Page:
The Minister for Women says she is "very ambitious" about the government's pay equity bill slated for mid-2018 setting a real foundation for change, but has conceded true pay equality across all sectors is still many years off.
Greens MP Julie Anne Genter said this morning the government's new pay-equity bill will be about stripping away hurdles for applicant claims, after a Joint Working Group on Pay Equity Principles reported back after being reconvened last month.
"The approach the previous government was suggesting would have made it harder (to make pay-equity claims) because you had to start by comparing within the same industry," Ms Genter said.
"And ultimately pay equity is all about recognising historic underpay because it's a female-dominated industry.
"That's really important, if we're going to close the gender pay gap and get fair pay for women we have to make it possible to take these pay-equity claims."
The Labour-led Government scrapped the previous National Government's 2017 pay equity bill as one its first legislative acts in power.
But although buoyed by plans to present fresh pay-equity legislation by June or July this year, Ms Genter was non-committal on a time frame for equal pay across both the public and private employment sectors.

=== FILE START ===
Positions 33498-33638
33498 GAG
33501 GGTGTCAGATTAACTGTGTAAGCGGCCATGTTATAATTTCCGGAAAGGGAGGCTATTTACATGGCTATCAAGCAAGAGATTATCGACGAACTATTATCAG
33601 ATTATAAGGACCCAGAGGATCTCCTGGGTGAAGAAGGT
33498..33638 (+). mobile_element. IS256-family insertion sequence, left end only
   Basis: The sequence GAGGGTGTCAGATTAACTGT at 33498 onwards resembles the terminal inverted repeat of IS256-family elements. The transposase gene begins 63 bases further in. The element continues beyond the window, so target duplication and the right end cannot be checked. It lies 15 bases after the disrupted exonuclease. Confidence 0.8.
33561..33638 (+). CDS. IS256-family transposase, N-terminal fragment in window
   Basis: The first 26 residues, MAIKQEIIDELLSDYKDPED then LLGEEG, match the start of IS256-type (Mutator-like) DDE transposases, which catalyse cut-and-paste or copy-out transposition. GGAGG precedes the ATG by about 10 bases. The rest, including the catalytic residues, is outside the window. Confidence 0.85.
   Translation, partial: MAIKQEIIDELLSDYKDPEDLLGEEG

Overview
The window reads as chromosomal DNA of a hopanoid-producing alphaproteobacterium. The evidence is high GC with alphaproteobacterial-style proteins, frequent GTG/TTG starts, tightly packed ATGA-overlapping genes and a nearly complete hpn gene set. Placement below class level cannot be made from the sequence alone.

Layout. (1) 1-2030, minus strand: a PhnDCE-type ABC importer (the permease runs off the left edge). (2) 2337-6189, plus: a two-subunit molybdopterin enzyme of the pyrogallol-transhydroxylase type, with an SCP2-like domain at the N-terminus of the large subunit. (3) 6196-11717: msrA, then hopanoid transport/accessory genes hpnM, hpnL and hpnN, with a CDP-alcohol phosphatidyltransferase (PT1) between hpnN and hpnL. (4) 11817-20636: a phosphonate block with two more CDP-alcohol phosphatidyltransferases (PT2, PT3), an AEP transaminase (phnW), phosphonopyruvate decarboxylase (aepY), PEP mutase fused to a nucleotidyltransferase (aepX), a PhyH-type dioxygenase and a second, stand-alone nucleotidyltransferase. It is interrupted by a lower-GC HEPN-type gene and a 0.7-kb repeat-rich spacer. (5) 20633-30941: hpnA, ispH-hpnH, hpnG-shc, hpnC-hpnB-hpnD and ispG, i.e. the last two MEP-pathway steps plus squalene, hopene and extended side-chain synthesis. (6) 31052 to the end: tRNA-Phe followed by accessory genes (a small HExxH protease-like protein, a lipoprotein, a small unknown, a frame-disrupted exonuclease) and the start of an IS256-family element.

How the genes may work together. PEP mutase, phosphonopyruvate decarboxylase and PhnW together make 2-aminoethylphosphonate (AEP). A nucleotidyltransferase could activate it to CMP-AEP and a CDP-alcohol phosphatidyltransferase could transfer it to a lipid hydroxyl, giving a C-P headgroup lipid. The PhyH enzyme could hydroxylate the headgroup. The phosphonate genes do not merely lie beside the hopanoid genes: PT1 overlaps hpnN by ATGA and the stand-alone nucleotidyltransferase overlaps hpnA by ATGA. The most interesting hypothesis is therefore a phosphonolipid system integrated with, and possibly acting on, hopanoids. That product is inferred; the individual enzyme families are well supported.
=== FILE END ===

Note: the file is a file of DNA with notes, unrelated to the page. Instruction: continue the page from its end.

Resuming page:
"Well, I'm very ambitious. Obviously I've already said coming in as Minister for Women we want to close the gender pay-gap in the public sector, and we want a good legislative regime that we can be on a pathway to do that in the private sector as well," Ms Genter said.
"Within the public sector, that's probably where we can do it the fastest, we want to do it within four years, with like-for-like.
"But it's been too long, it's been 125 years since women got the vote and we still have this persistent pay gap, and so many are low-paid workers."
"There's no silver bullet but, hey, this is a great foundation for women being paid fairly.
"A great step, and so good to have this alignment between business, and the workers, and the government, saying this is a much better approach, we need to simplify the approach"
The gender pay-gap in New Zealand currently sits at 9.4 per cent.